This is NOT a drill: Tool says their new album is done.

As of today (January 5, 2019), it’s been 12 years, eight months and 9 days since Tool released their last album, 10,000 Days. That was April 28, 2019.

In that time

  • The New Horizons spacecraft has traveled from Earth to Ultima Thule, a billion miles beyond Pluto. (Launched January 19, 2006. Pluto would be demoted from planet status later that year.)
  • There have been four Winter Olympiads.
  • Stephen Harper served as prime minister (February 6, 2006-November 4, 2015.

While fans were listening to the album in 2006

  • Apple released a new thing called the “iPhone” (June 29, 2007)
  • We saw the first of four World Cups since then.
  • Saddam Hussein was still alive (well, until December 30, anyway).
  • Donald Trump was still just a harmless blowhard.

Now, though, the wait might be over. Or at least over very soon. Yesterday, Maynard James Keenan tweeted this.

Or is it? Wouldn’t it make sense for Tool to hit the road with new material?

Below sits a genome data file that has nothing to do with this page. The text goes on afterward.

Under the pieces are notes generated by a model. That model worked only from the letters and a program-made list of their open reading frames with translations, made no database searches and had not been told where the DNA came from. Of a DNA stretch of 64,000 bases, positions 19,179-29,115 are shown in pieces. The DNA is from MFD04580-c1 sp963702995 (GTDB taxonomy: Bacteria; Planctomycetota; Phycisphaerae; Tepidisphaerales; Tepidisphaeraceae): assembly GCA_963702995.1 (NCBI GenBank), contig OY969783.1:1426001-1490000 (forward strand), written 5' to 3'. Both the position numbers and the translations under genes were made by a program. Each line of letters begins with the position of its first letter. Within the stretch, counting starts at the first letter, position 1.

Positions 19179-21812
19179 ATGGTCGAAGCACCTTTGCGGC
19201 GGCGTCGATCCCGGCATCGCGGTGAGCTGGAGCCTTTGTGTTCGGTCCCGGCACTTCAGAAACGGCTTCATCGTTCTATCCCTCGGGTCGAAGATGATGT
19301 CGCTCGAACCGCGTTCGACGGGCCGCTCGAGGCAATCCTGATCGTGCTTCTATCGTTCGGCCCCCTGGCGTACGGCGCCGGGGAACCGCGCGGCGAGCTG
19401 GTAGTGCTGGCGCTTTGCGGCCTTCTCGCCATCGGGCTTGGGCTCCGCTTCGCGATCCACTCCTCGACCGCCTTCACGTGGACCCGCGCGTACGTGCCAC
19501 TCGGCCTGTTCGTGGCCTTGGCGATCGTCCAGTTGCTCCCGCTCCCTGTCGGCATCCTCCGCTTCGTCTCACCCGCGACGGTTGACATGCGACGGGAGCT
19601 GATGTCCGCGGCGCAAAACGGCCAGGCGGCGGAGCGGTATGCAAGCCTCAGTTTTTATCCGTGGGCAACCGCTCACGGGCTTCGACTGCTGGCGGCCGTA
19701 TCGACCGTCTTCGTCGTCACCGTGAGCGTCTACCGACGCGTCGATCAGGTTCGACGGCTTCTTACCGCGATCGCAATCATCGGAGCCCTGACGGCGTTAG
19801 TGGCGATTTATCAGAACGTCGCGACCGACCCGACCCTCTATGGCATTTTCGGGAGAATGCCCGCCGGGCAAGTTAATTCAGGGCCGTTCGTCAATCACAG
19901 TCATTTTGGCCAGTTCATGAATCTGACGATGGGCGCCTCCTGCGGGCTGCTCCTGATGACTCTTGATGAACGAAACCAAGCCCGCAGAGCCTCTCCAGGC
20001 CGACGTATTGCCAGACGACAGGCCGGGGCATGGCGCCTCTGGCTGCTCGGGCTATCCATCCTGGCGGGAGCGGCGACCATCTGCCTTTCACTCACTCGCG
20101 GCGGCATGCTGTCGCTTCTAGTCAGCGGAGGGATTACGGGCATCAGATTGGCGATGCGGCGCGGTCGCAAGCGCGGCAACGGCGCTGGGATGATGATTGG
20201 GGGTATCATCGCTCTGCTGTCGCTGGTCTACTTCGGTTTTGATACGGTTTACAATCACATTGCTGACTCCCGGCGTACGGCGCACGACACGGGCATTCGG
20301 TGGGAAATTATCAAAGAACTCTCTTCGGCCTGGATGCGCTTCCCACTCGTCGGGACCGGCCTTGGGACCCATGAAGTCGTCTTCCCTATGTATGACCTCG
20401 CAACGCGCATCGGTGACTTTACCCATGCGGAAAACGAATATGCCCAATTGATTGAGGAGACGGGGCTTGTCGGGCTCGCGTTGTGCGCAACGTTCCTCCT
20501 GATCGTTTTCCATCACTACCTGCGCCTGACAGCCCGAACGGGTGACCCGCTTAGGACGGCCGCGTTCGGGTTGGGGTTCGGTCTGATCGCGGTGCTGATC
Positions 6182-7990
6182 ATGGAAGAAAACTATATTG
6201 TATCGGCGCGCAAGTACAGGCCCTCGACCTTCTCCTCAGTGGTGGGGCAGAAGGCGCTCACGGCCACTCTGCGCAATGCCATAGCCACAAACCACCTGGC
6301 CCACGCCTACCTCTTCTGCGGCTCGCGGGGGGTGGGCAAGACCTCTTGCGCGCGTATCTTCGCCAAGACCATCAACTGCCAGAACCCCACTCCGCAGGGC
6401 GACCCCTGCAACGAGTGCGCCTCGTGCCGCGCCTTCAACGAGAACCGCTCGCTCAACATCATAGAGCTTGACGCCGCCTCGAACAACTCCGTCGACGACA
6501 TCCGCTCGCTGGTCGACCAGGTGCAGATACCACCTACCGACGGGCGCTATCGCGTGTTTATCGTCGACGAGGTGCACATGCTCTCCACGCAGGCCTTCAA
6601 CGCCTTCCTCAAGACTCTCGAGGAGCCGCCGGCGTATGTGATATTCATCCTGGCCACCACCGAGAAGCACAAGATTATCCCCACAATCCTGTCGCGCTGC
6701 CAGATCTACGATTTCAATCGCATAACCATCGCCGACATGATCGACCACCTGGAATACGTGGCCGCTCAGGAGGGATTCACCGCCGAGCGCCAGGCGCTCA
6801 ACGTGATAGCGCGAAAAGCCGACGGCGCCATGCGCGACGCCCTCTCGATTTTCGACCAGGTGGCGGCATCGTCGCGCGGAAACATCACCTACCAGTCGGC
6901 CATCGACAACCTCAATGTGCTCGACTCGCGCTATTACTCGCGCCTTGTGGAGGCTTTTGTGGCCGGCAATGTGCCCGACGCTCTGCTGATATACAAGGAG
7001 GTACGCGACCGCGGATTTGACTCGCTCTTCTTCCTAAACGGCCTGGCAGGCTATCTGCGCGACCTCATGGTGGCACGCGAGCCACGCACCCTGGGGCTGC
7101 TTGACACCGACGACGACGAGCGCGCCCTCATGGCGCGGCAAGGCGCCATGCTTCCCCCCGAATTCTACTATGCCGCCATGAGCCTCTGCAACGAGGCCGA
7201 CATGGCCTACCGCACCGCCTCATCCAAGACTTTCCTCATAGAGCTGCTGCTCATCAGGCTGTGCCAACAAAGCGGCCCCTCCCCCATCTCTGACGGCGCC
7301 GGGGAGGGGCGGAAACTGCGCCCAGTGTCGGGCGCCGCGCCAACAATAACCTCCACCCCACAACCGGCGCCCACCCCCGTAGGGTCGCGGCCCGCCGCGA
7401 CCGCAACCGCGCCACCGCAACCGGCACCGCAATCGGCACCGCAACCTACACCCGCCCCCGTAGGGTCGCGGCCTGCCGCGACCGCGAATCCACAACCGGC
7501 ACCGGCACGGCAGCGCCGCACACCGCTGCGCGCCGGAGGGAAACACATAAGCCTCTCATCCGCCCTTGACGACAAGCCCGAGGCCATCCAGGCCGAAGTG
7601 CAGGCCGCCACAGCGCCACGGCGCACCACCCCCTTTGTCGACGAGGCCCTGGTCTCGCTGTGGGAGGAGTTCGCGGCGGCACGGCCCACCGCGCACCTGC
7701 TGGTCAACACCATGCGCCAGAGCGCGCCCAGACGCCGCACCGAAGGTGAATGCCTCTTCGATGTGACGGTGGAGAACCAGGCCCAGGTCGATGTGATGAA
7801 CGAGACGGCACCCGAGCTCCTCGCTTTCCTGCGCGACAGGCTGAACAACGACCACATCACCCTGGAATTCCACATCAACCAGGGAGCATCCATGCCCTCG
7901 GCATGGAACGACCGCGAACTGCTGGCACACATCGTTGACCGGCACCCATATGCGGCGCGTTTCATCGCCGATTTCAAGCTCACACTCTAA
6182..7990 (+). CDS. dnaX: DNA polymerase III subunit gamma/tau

Okay, so it’s not entirely done, but all the recording is finished. Even though the band says that every song on the album runs longer than 10 minuteds, mixing should take a couple of months at worst. Then comes all the pre-release planning. Meanwhile, a new tour begins May 5, so a release date before summer is unlikely.

Here’s one fan theory: The first Tool release, the 72826 EP, was released on December 21, 1991. If we project 10,000 days into the future (geddit?), we end up at May 7, 2019, two days after the band begins its new tour.

There is one tiny problem with that date in that it’s a Wednesday and the universal album release day is Friday. Yes, Took could opt for a digital release, but have you ever looked for Tool on iTunes or a streaming music service? Digital has never been their bag.

Still, this is Tool, right? Anything is possible.

Alan Cross

is an internationally known broadcaster, interviewer, writer, consultant, blogger and speaker. In his 40+ years in the music business, Alan has interviewed the biggest names in rock, from David Bowie and U2 to Pearl Jam and the Foo Fighters. He’s also known as a musicologist and documentarian through programs like The Ongoing History of New Music.

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